By Chris Cardwell
Photo Credit: Missouri Department of Conservation

We know all about the benefits of our native landscapes for pollinators, but even more exciting are the benefits that those partners can provide to you, in service to your veggie gardens! In theory it’s as simple as “the more the merrier,” knowing that abundant garden visitors will naturally be drawn to pollinate plants of all types, but being deliberate about what native species you plant can support your food production gardens. Drawing in specialized pollinators that visit unique families of vegetables can increase crop productivity.

Bees, specifically, are drawn to particular flower shapes and colors. So native flowers that resemble vegetable flowers get bonus points for attracting specialists. Tomatoes are often visited by sweat, miner, and bumble bees who are also fond of Germanders, Tall Coreopsis, and Pale Purple Coneflower. Two of them also visit blueberries in bloom with another genus, Habropoda, which bear the telling common name of Southeastern blueberry bees. This genus also nectars frequently on Amsonias, or Blue Stars. Okra happens to be in the Mallow family, so a rain garden or moist area of your yard is a great place to add our native Hibiscus, Rose or Swamp Mallows. Then there’s the eponymous squash bee, which supports all members of the Cucurbit family and has a taste for Lead Plant and Common and Butterfly Milkweeds. Some native species have so many companions that no matter what’s in your garden, they’re great choices to add – Penstemons, Baptisia, Monarda, and New Jersey Tea are all so vibrant with diverse bee life that they’re sure to boost yields anywhere they’re found.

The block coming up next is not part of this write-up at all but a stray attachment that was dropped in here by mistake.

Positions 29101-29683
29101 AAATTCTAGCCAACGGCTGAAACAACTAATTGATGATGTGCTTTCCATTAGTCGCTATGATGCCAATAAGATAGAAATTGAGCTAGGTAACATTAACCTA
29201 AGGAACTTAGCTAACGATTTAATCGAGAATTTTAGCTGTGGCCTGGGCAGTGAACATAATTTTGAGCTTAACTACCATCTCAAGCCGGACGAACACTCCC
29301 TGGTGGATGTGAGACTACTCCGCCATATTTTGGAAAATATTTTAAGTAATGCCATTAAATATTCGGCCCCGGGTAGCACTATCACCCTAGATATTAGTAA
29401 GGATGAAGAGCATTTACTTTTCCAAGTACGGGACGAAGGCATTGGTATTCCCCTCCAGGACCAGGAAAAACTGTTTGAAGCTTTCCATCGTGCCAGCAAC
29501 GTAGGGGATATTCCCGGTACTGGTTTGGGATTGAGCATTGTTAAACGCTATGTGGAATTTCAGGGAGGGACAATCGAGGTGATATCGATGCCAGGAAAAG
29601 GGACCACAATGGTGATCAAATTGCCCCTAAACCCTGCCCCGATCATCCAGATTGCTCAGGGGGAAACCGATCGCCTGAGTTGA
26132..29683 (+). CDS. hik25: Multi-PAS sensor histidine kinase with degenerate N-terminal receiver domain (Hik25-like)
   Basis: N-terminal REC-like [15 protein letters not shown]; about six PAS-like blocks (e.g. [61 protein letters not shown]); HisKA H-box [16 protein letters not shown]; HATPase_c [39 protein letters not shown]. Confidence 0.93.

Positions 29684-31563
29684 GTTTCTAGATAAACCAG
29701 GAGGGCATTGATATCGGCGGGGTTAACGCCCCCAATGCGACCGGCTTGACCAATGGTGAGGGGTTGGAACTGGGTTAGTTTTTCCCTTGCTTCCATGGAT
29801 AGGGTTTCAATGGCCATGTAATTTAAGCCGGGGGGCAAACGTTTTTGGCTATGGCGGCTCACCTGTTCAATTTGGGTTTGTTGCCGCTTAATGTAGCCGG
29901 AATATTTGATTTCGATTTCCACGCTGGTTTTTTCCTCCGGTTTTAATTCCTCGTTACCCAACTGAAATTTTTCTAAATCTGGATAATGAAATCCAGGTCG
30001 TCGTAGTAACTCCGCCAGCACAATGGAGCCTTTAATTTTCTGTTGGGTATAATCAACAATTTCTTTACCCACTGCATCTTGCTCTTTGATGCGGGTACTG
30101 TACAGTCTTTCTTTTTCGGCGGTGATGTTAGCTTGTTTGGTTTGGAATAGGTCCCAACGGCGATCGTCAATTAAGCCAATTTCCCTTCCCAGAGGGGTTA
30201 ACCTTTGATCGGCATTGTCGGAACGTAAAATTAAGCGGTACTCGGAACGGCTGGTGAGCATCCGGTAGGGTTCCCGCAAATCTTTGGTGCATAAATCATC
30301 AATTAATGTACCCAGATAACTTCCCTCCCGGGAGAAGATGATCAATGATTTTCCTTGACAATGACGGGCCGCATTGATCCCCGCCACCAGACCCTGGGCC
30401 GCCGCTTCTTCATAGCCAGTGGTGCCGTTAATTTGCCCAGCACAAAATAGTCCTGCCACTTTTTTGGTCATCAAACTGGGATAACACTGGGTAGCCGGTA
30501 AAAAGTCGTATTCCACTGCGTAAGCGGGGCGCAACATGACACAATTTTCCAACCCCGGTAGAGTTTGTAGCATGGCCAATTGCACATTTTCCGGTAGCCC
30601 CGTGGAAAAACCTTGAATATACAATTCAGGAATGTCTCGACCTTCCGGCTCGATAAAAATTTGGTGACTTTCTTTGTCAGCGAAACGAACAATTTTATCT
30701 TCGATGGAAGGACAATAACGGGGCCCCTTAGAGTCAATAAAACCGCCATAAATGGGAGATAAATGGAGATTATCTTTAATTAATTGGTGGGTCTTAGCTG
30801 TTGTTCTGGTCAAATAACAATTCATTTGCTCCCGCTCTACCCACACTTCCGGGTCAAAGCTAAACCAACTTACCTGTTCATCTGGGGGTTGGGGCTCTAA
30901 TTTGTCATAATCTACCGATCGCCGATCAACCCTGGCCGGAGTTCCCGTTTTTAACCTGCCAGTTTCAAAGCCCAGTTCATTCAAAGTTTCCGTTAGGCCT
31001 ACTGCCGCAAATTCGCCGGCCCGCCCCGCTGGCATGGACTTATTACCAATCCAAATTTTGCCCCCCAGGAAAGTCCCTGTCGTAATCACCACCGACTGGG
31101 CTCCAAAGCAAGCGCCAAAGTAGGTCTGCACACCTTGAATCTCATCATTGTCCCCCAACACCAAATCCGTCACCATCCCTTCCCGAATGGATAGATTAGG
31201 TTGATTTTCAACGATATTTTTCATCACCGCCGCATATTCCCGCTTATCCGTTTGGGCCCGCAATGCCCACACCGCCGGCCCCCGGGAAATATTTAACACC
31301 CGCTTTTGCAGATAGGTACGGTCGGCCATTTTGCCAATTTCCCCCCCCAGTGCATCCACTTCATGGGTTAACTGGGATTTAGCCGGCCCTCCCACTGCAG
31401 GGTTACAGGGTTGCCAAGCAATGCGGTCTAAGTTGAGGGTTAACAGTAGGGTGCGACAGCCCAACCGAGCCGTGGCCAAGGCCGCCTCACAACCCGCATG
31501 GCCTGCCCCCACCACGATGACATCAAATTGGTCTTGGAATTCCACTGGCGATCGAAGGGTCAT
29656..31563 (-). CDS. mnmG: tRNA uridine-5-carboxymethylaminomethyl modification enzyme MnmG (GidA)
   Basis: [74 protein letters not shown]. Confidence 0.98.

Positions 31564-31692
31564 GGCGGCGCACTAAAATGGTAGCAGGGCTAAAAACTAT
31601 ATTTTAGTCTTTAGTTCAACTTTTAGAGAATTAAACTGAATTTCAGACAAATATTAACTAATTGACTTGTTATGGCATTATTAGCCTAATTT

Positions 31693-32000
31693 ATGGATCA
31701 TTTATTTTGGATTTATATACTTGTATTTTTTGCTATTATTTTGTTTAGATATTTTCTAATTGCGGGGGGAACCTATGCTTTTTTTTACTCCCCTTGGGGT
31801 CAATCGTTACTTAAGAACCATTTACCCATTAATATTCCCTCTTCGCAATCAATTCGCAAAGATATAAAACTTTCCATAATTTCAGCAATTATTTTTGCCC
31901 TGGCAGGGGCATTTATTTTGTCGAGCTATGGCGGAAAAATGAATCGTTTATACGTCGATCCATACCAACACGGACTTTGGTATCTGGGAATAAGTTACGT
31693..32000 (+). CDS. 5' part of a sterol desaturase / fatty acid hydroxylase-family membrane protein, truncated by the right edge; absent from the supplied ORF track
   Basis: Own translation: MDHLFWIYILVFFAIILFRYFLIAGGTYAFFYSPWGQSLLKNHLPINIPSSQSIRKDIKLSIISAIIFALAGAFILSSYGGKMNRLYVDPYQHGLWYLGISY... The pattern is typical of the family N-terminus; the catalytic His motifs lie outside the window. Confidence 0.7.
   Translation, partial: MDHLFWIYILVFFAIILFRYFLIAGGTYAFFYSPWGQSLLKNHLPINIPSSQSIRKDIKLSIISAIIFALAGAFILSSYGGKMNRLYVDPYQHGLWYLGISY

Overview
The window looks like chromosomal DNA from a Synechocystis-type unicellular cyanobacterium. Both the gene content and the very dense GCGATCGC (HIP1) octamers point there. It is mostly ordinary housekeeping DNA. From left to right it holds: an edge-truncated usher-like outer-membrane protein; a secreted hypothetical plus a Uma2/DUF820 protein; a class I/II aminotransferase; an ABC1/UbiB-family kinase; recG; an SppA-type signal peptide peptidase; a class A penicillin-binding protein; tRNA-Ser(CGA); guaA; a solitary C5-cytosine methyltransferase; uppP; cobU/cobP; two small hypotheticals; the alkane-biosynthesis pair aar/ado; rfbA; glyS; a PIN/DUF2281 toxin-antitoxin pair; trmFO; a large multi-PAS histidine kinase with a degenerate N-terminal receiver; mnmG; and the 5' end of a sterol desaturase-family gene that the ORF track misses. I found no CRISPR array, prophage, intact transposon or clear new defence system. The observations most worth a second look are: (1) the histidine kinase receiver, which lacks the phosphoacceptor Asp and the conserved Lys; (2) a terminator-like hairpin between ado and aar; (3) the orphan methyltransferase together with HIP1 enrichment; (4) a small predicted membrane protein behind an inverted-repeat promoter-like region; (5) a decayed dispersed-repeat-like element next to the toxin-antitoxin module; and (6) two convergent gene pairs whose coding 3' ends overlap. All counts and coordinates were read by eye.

It’s not just the insects’ work on the vegetable flowers that counts – many natives invite predatory bugs who can bolster your defenses and play a pivotal role in pest management. Dreaded squash bugs ruining your Pumpkin patch year after year? Draw in more tachinid flies, who will parasitize both squash and harlequin beetles, with straight-species Yarrow, Wild Quinine, Boneset, and Mountain Mints. And let’s not forget about our native wasps, who prey on pesky beetle and caterpillar larvae, among other pests. Exciting and popular native plants like Rattlesnake Master, Purple Prairie Clover, and Black-eyed Susans will encourage thynnid, scoliid, and potter wasps, while early and late season blooms from Golden Alexanders and Goldenrods will help sustain healthy populations of these beneficial insects year after year.

For more detailed information about these deeply interwoven plant and insect relationships, check out Heather Holm’s award-winning titles, Pollinators of Native Plants (2014),Bees (2017), or Wasps (2021) Heather’s presentation on the topic of creating landscapes for native bees was incredibly insightful at our Plan it Native conference in February, and her insights just may have you harvesting more fresh produce from your garden this summer.